The question many people ask is, why 22 holes?

In the early 1970's the excavation of a cooling water tunnel for Hartlepool Nuclear Power Station provided the Club with a financial windfall and four new holes were added, under the direction of another great golf architect, Frank Pennink (pictured).

The Club had also been told at that time that it might lose land at the Southern end of the course, which it rented from Tees Port, although thankfully that never happened.

The four new holes became known as the Brabazon loop and now provide the Club with twenty two holes offering a choice of five different courses, the Old, New, Bishop, Brabazon & Micklem, although only the Old, Brabazon and Micklem are regularly played.

The Brabazon Course, which includes all four Pennink holes, has twice been used to stage the English Open Amateur Stroke Play Championship, for the Brabazon Trophy. The Micklem layout, which has three Pennink holes, came about after the then President of the EGU, Gerald Micklem, suggested it would provide a stern test for the youngsters participating in the English Boys Championship, for the Carris Trophy, and is slightly shorter in length than the more demanding Brabazon Course.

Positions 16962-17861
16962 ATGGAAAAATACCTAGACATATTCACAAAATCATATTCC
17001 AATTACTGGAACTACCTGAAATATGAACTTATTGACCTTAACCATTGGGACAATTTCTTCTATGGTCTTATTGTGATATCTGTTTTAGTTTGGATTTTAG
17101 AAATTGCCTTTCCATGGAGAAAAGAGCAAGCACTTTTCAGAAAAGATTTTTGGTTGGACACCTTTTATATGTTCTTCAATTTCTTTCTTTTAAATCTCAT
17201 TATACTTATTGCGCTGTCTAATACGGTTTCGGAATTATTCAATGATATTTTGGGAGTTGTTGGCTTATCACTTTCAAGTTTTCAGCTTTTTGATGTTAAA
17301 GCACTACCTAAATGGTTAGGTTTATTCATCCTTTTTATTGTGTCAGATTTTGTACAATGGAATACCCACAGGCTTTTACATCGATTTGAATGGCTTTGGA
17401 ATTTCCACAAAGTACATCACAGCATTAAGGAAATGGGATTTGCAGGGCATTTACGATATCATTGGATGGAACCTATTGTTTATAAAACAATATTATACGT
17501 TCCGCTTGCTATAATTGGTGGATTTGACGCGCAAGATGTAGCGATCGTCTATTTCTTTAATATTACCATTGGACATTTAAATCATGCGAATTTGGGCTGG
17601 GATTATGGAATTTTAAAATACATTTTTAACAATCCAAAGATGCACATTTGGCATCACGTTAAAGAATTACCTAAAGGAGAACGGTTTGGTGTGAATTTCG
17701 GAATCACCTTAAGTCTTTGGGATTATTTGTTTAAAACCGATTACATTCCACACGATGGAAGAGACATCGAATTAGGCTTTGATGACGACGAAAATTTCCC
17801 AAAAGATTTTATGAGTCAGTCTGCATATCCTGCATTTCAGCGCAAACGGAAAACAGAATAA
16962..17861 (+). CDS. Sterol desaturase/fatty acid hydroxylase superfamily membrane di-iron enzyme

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05.01.2021 08:51
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